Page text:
The programme focuses on the role of the past in the present. Explore the various aspects of recent developments in international politics, cultural tourism, the use of social media, and the revitalisation of local traditions and regional identities.

  • Develop the practical skills to translate academic research and social knowledge into strategies for heritage management, and pursue individual initiatives.
  • Benefit from our close association with the Center for Global Heritage and Development, an interdisciplinary cooperation between three high-ranking universities: Leiden University, Erasmus University Rotterdam and Delft Technical University. This allows for a partnership between archaeology, social sciences, humanities and natural sciences.

For more information, see the e-Prospectus. Please note that this guide applies to the current academic year, which means that the curriculum for next year may slightly differ.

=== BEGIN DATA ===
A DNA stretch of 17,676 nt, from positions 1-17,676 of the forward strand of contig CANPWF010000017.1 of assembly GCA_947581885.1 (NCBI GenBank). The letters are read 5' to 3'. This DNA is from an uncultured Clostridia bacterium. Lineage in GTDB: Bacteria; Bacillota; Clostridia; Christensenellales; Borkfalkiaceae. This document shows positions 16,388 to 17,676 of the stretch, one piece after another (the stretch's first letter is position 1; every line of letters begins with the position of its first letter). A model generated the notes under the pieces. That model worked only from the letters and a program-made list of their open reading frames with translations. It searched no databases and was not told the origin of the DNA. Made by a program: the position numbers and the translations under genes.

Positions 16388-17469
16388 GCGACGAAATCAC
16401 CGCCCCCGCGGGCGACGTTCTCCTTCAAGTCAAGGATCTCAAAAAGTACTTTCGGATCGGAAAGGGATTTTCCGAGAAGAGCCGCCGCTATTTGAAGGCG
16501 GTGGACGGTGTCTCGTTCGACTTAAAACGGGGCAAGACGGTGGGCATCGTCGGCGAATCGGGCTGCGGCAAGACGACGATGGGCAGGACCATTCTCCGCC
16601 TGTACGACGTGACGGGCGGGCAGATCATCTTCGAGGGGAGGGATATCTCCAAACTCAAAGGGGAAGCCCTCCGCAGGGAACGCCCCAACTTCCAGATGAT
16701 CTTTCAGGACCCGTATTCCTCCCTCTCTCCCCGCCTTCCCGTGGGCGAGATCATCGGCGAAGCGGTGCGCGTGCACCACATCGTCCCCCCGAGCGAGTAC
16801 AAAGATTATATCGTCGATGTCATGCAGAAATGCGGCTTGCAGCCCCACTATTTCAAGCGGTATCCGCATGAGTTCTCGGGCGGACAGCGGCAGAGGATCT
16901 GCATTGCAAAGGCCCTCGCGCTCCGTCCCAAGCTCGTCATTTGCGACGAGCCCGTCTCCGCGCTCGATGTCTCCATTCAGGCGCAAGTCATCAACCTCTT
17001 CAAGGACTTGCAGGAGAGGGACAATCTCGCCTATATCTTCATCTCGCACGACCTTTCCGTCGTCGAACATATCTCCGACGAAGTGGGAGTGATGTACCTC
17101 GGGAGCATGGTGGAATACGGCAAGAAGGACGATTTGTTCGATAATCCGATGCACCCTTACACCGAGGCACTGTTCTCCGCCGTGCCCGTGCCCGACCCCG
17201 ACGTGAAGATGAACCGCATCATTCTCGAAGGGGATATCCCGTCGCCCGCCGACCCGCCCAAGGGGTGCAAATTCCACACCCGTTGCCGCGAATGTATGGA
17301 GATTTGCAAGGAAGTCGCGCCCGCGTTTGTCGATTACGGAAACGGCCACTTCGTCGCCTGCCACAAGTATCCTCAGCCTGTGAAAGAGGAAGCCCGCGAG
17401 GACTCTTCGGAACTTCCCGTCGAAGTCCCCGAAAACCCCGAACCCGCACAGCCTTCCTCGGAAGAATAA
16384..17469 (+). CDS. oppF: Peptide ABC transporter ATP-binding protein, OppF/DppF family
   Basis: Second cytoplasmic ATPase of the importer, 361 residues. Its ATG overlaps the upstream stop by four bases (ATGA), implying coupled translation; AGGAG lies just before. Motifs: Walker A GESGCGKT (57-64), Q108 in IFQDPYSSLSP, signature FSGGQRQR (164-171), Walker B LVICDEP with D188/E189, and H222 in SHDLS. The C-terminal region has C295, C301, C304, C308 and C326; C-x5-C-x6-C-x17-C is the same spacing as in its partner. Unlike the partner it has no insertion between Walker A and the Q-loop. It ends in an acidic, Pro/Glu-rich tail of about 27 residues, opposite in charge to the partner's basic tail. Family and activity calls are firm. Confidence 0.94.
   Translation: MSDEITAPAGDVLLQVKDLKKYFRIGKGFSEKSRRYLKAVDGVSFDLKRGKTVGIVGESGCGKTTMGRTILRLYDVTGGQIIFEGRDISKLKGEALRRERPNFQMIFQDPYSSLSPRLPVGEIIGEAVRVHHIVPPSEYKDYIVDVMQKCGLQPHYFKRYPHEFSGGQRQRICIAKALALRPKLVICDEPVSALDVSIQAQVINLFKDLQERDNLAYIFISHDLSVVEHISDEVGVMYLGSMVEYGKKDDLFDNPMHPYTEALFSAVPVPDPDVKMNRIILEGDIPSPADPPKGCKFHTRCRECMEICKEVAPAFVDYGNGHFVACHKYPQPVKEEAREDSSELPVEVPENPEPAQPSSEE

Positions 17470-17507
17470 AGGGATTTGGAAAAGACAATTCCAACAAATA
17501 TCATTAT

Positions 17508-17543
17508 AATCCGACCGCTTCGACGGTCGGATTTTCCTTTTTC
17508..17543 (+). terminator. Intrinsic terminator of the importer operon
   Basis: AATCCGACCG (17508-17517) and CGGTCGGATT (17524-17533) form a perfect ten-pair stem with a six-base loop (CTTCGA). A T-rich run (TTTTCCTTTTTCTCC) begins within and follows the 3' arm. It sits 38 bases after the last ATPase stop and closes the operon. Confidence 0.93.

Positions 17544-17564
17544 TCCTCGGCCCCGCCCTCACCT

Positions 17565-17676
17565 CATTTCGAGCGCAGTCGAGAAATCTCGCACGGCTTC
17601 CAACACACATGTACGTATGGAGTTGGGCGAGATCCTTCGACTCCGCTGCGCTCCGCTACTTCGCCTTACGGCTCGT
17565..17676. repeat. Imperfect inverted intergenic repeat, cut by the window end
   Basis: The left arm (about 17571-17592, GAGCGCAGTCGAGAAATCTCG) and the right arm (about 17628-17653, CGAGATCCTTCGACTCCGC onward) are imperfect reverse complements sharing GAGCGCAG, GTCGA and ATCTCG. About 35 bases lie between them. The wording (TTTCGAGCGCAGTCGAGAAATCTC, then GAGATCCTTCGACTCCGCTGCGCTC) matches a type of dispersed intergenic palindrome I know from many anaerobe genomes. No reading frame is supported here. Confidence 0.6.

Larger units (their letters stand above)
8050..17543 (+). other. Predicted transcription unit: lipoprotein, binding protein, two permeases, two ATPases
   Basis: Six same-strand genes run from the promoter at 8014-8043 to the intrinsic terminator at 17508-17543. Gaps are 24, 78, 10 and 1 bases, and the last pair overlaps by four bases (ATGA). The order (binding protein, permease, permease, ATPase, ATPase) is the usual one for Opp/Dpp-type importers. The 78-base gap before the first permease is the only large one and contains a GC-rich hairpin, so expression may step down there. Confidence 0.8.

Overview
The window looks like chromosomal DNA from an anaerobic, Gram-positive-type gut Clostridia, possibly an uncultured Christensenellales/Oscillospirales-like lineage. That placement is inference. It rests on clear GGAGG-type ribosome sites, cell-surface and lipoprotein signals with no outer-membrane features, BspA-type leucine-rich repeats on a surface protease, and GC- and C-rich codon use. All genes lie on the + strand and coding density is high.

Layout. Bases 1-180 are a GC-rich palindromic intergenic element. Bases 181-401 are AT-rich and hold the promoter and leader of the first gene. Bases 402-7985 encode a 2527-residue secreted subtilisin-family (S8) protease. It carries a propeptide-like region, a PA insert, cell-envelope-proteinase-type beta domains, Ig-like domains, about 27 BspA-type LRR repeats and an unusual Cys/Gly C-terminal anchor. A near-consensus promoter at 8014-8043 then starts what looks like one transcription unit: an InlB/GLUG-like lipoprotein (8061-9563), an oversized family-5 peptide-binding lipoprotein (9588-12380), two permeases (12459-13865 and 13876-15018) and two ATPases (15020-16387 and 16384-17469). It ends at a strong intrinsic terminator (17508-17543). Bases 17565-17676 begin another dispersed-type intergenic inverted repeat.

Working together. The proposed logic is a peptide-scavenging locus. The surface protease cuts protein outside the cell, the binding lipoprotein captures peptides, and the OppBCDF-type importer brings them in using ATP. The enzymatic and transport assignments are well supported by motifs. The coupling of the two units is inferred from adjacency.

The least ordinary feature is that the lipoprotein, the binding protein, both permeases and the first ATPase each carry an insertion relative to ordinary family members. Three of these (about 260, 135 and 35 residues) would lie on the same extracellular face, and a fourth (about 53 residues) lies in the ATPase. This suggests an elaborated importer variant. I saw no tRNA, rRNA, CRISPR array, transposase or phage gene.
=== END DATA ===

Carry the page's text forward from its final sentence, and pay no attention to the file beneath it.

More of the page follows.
Europe on the starting blocks

At Leiden University we study how Roman Europe transformed into medieval Europe and what the role of various agents in this transformation process was. This programme offers an introduction to advanced studies of Europe and the Mediterranean in Late Roman and Post-Roman times (c. 300-900 AD).

  • We analyse the economic recovery of North-Western Europe in Merovingian and Carolingian times, exchange networks in the Mediterranean, and agrarian innovation and water management in Jordan.
  • We study burial sites, the fate of Roman towns in the early Middle Ages, and centres of Christianity.

For more information, see the e-Prospectus. Please note that this guide applies to the current academic year, which means that the curriculum for next year may slightly differ.

All of the four research disciplines of the Bioarchaeology research master’s specialisation cover an extensive geographical area and time range. As a student you are free to pursue your own interests within these disciplines: